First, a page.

Cloud industry needs to standardize, says fed CIO

HHS CIO wants a way to compare cloud providers

WASHINGTON -- Frank Baitman, the CIO of the U.S. Department of Health and Human Services (HHS), was at the Amazon Web Services conference here praising the company's services. His talk was on the verge of becoming a long infomercial, when he stepped back and changed direction.

Baitman has reason to speak well of Amazon. As the big government system integrators slept, Amazon rushed in with its cloud model and began selling its services to federal agencies. The HHS and Amazon worked together in a real sense.

The agency helped Amazon get an all-important security certification best known by its acronym, FedRAMP, while Amazon moved the agency's health data to the cloud. Amazon was the first large cloud vendor to get the FedRAMP security certification.

"[Amazon] gives us the scalability that we need for health data," said Baitman.

But then he said that while it would "make things simpler and nicer" for the HHS to work solely with Amazon, since the agency did the groundwork to get Amazon federal authorizations, "we also believe that there are different reasons to go with different vendors."

Baitman said that the HHS will be working with other vendors as it has with Amazon.

"We recognize different solutions are needed for different problems," said Baitman. "Ultimately we would love to have a competitive environment that brings best value to the taxpayer and keeps vendors innovating."

To accomplish this, the agency plans to adopt a cloud broker model, an intermediary process that can help government entities identify the best cloud approach for a particular workload. That would give agencies the ability to compare different price points, terms of service and service-level agreements.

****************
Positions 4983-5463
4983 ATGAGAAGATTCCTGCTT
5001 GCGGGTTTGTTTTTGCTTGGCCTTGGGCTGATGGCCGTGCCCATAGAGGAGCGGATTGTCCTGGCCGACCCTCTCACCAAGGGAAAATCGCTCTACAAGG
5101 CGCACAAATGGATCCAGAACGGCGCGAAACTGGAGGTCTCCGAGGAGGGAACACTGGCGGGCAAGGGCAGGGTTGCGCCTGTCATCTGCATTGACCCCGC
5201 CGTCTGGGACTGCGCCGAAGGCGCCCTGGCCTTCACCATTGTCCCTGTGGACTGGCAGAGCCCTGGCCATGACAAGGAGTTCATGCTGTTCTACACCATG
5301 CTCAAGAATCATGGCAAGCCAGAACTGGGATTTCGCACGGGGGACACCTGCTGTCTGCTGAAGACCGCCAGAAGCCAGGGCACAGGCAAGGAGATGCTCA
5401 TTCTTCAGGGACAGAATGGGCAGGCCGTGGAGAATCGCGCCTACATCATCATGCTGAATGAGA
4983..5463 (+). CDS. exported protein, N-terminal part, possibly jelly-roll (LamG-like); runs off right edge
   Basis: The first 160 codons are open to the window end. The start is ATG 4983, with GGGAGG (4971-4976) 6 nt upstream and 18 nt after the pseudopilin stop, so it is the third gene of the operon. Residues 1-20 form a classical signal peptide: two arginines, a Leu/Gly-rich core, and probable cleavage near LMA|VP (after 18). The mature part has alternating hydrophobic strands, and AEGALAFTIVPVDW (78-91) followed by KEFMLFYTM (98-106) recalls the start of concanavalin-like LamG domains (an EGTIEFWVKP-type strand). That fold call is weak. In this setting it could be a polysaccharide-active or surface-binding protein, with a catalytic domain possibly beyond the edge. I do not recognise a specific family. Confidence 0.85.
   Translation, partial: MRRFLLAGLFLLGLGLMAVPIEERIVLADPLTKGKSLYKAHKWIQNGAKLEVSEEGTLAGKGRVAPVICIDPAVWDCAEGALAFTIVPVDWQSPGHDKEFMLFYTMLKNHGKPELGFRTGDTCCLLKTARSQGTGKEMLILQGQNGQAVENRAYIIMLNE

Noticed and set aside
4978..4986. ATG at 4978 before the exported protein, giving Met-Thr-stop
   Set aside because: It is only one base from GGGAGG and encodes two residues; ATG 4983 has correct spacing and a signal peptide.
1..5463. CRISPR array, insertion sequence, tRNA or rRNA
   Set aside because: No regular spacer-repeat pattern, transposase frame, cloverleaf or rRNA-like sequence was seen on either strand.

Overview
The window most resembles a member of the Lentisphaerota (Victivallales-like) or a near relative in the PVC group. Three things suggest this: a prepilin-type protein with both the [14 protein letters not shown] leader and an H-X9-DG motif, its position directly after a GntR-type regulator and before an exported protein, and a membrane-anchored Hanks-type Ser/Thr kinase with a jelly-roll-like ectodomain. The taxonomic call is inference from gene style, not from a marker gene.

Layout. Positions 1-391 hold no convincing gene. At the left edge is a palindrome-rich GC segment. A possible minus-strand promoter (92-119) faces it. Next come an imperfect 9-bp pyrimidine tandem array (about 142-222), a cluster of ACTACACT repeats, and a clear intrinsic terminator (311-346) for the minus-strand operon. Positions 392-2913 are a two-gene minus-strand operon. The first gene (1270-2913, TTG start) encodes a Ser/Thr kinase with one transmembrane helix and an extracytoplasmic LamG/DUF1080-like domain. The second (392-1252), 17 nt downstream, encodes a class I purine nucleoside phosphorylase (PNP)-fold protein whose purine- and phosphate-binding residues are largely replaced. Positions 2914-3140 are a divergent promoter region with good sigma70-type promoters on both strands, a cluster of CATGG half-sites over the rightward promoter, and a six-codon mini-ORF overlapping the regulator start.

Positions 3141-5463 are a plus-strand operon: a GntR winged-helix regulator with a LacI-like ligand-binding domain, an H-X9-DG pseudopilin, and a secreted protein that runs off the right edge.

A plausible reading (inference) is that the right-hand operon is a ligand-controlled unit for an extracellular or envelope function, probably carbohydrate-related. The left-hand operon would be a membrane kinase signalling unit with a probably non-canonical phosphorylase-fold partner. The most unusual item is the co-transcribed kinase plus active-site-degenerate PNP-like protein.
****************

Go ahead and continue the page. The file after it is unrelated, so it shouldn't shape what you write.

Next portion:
To make comparisons possible, Baitman said the vendors will have to "standardize in those areas that we evaluate cloud on."

About 2,500 people had registered to attend the Amazon Web Services Worldwide Public Sector Summit, and it certainly looked like that many people had showed up at the Washington Convention Center. It was a big leap in attendance for the event, which drew about 900 attendees last year, 300 in 2011 and just 50 in 2010, said Teresa Carlson, vice president of worldwide public sector operations at Amazon Web Services.

Amazon Web Services has about 200 federal government users, and they use Amazon's cloud to handle a variety of workloads, including websites, communication and collaboration tools, and SharePoint systems, as well as workloads related to the Mars mission and, increasingly, big data analytics projects, said Carlson. Amazon also hosts some intelligence agency workloads and is competing to get a CIA cloud contract.

Carlson said that, based on federal security requirements, theoretically as many as 80% of the government's workloads could run in an Amazon cloud environment.

For government users, Amazon runs what it calls a GovCloud Region, which includes a cluster of data centers forming an "availability zone." The only private-sector businesses that can be part of the GovCloud region are those that directly support the government workloads.

Carlson credits the Obama administration's first CIO, Vivek Kundra, who was appointed in 2009, with initiating the federal shift to the cloud.

The government market "is an important market," said Carlson. When Kundra came out with a "cloud-first strategy," she said, "we felt like that was an opportunity to work with this customer."

Patrick Thibodeau covers cloud computing and enterprise applications, outsourcing, government IT policies, data centers and IT workforce issues for Computerworld. Follow Patrick on Twitter at  @DCgov, or subscribe to Patrick's RSS feed . His email address is pthibodeau@computerworld.com.

See more by Patrick Thibodeau on Computerworld.com.

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